For decades, my grandparents ran an oil burner furnace in the basement and a woodstove on the main floor of their old farmhouse, both were vented into the same interior masonry chimney, both ran just fine, either singularly or simultaneously. Most of the heating season, they would shut off the furnace and cover the barometric damper on the oil burner flue with aluminum foil, so the woodstove was getting the full potential of the chimney draft. That house is still set up that way with no chimney or draft issues.
     
  13. baurand

    baurand
    New Member 2.
    NULL
    

    Mar 25, 2011
    1
    0
    Loc:
    Central PA
    I have a slightly different issue. My house has a single, masonry chimney. I currently have an oil-fired boiler in the basement. I'd like to add a secondary wood-fired boiler to run in tandum with the oil boiler. But with only one flue, I feel trapped. Is there any way to buy (or make) a "Y" type adapter with closable dampers to isolate each of the furnaces? I'd like to make a complete switch to wood only. But with traveling, I'd like to keep the oil as a back-up. I have no intentions of operating both units at the same time. Does this change anything (code-wise)? Or do I NEED to build a second chimney to vent the wood boiler?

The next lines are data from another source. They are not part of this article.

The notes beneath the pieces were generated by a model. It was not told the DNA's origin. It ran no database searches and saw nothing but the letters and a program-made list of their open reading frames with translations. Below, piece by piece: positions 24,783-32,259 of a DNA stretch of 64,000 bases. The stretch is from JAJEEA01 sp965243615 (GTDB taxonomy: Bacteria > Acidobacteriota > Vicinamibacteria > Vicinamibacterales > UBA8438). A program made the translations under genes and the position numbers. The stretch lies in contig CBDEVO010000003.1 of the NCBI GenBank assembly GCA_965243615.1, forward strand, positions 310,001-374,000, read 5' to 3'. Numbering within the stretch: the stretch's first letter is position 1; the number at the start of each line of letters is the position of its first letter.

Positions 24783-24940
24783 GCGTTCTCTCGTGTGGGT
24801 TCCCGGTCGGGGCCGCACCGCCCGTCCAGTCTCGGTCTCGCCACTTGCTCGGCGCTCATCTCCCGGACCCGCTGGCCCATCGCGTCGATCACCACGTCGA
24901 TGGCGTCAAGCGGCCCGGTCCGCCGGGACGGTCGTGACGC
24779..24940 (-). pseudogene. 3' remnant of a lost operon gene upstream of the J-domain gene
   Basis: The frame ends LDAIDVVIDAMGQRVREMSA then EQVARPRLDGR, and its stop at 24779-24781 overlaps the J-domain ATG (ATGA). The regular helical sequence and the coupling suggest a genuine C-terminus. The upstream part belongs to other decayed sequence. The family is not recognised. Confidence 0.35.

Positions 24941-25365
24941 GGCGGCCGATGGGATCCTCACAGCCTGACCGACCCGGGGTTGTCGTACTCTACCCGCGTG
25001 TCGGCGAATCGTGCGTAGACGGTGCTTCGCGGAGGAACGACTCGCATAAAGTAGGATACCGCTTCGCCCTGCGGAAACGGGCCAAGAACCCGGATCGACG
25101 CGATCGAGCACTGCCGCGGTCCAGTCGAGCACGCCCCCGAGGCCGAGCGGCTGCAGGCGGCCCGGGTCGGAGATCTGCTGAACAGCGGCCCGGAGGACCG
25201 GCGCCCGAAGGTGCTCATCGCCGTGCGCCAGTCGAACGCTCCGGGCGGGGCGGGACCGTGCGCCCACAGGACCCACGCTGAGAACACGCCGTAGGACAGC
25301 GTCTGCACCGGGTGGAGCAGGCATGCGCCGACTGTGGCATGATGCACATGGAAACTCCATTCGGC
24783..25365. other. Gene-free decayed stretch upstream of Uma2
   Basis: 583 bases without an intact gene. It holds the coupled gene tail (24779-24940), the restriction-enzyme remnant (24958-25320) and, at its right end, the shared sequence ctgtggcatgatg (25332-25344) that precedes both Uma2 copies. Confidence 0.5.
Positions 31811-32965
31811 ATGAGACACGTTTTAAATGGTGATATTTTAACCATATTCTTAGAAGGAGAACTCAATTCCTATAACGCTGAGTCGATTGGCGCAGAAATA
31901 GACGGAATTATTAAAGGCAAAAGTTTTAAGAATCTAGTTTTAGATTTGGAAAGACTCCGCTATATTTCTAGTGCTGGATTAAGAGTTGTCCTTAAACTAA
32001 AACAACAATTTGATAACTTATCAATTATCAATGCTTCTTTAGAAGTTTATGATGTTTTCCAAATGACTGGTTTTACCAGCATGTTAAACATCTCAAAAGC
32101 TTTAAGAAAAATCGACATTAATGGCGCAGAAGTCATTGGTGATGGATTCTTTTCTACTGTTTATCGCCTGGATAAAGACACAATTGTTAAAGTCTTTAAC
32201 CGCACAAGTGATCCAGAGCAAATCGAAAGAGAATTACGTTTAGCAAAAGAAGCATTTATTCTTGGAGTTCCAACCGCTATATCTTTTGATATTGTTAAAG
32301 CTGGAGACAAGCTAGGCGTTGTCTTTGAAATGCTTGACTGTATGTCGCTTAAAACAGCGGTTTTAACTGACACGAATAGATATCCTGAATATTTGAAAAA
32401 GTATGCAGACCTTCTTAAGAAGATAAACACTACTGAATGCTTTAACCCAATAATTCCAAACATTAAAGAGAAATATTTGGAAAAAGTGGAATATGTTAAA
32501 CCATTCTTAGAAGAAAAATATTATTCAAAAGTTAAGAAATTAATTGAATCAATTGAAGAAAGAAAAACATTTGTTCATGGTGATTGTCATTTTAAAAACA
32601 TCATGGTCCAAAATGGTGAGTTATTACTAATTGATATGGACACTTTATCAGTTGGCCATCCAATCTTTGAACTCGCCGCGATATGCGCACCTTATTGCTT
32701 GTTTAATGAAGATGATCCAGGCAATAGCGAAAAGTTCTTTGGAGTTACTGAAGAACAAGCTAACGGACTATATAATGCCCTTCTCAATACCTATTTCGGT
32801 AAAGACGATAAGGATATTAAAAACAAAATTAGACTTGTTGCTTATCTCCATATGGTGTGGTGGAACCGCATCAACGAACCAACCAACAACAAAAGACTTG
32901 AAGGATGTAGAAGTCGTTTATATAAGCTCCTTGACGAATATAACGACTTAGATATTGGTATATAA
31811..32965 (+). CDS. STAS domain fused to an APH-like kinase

14. cmonSTART

    cmonSTART
    Minister of Fire 2.
    NULL
    

    Nov 29, 2007
    2,284
    5
    Loc:
    Antrim, NH
    Two solid fuel appliances cannot share a flue. That's what NH code says. Whether or not the local authority having jurisdiction wants to enforce it is another matter. Still, I wouldn't recommended for a bunch of reasons relating to both performance and safety.

    What town in NH if I may ask?
     
  15. cmonSTART

    cmonSTART
    Minister of Fire 2.
    NULL
    

    Nov 29, 2007
    2,284
    5
    Loc:
    Antrim, NH
    BeGreen, FYI NH building code is based on IRC2009, but in this respect it's the same thing as NFPA.
     
Thread Status:
Not open for further replies.

Share This Page